The hepatitis B virus (HBV) is transmitted between people through contact with the blood or other body fluids (i.e. saliva, semen and vaginal fluid) of an infected person. Please note that it is very unlikely it can be contracted through kissing or sharing cutlery. The hepatitis C virus (HCV) is spread through direct contact with infected blood. Very rarely it may be passed on through other body fluids. Most common routes of transmission for hepatitis B or C viruses are the following: • Blood transfusions and blood products using unscreened blood (in most countries, but not all, blood has been screened since about 1990) • Medical or dental interventions without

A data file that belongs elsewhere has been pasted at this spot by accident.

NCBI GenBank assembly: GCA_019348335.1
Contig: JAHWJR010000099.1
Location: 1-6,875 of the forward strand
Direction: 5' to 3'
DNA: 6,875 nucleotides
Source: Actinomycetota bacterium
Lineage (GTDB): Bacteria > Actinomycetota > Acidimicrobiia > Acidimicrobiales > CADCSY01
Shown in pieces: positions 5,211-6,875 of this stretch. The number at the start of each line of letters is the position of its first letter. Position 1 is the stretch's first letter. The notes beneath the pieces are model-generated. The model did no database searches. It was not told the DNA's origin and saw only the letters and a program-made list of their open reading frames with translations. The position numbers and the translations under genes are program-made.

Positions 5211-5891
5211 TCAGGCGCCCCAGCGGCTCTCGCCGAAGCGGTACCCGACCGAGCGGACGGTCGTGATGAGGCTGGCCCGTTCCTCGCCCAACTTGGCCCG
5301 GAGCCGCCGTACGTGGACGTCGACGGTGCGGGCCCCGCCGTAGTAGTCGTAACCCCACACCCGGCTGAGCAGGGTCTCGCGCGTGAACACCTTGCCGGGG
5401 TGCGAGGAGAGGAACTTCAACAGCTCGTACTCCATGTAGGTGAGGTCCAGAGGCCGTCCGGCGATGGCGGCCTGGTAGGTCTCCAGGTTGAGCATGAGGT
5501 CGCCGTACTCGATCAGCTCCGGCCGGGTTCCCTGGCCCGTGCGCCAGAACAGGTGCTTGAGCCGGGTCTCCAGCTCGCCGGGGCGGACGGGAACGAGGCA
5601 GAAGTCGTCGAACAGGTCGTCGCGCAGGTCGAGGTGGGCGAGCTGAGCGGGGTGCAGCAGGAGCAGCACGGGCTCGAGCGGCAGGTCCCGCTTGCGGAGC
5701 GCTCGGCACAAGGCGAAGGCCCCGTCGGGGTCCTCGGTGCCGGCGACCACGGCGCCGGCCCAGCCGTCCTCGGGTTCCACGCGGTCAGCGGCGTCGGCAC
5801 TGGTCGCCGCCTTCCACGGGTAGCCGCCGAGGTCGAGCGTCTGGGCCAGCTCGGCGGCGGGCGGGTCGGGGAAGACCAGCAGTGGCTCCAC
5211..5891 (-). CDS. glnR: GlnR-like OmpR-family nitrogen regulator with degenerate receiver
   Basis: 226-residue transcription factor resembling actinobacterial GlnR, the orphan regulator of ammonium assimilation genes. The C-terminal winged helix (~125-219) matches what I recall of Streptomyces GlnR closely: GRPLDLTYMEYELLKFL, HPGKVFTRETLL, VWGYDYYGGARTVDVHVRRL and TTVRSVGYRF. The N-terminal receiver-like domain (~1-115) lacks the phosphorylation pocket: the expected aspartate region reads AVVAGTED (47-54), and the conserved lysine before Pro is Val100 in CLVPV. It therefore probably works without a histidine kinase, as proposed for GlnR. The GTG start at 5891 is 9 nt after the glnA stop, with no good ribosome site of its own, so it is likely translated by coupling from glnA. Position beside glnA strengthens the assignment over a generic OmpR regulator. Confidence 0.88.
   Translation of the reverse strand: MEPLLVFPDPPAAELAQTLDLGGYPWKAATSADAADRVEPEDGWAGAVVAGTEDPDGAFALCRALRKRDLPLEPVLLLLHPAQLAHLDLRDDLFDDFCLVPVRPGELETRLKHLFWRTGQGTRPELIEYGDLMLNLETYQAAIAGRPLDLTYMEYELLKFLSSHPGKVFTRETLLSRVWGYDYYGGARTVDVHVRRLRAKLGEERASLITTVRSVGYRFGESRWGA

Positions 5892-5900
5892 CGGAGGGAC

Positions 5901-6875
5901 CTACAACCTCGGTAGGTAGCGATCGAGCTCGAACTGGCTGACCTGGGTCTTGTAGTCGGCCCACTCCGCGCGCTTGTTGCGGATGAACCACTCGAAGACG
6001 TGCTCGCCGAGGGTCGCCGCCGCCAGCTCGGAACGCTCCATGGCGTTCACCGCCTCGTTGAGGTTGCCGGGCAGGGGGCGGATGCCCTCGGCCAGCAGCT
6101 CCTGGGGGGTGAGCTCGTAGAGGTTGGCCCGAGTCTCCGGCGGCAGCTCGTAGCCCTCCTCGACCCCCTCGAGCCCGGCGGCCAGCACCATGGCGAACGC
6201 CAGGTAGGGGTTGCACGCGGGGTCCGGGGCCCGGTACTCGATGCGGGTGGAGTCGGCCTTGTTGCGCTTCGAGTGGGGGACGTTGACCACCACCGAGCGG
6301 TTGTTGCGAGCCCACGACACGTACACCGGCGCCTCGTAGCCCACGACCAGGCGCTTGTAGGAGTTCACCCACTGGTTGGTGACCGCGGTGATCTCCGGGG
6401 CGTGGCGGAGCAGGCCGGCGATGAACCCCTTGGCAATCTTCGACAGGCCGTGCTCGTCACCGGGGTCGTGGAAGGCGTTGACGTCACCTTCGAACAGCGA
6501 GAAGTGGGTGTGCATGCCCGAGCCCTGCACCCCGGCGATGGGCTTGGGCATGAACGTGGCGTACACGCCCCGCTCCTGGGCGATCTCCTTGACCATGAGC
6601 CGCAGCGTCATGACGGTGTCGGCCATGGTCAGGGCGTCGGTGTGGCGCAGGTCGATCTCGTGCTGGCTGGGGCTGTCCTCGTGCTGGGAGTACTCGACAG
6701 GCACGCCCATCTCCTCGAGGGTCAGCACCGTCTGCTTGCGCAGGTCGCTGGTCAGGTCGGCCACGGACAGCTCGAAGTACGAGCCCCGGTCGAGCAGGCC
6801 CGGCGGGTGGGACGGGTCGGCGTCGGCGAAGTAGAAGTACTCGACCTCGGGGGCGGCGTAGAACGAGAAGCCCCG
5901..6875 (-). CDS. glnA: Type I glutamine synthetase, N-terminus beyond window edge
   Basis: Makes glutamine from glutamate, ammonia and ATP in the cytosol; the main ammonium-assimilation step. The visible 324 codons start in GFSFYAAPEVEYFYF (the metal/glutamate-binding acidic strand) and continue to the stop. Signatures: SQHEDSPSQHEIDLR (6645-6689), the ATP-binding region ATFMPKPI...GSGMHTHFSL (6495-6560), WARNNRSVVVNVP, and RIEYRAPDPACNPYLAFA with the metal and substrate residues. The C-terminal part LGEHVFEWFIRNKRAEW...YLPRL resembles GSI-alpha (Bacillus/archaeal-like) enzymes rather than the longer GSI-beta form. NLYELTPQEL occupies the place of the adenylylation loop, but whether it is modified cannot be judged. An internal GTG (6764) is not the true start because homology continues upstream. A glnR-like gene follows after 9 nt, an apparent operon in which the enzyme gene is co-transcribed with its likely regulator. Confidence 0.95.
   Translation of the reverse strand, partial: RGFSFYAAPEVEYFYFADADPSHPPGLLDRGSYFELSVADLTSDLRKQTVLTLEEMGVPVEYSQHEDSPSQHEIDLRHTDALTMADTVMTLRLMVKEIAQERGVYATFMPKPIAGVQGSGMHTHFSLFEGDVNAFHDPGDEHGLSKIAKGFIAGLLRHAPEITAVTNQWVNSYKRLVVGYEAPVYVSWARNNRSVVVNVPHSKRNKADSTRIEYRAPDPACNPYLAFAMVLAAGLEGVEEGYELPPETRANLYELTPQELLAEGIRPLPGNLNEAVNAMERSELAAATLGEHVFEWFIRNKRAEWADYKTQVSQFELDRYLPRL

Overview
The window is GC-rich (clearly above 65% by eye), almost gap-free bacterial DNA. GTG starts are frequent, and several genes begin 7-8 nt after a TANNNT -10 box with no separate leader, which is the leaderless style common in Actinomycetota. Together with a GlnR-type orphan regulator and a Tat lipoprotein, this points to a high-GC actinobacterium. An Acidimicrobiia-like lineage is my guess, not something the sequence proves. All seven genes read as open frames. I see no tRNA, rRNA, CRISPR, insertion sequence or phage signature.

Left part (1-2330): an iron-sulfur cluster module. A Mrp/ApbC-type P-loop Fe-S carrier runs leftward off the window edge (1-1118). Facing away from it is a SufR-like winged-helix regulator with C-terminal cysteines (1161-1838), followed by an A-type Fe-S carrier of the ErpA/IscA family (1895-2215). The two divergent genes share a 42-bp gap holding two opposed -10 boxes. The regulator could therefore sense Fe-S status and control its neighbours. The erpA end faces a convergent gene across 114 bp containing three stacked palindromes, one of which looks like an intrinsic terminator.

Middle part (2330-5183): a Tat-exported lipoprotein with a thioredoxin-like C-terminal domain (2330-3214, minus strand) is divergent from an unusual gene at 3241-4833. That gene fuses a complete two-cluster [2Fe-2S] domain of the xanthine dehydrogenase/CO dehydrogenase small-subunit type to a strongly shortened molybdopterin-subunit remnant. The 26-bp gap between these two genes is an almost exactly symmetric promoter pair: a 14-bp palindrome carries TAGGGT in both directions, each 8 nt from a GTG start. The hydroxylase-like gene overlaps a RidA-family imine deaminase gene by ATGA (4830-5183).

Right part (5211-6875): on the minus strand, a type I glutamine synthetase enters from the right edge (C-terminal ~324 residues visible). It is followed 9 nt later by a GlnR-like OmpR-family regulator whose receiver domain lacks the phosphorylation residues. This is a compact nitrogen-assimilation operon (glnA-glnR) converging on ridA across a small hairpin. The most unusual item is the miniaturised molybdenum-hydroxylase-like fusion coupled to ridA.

adequate sterilization of equipment • Mother to infant during childbirth • Sharing equipment for injecting drugs • Sharing straws, notes etc. for snorting cocaine • Sharing razors, toothbrushes or
other household articles • Tattooing and body piercing if done
using unsterilized equipment In the case of hepatitis B, infection can also occur through having unprotected sex with an infected person. If you think you could have been at risk from either hepatitis B or C, it is important to get tested. Getting immunized is the best way of preventing hepatitis B infection. More than one billion doses of the hepatitis B vaccine have been used since the early 1980s and it has been shown to be effective in approximately 95% of cases. There is currently no vaccine for hepatitis C.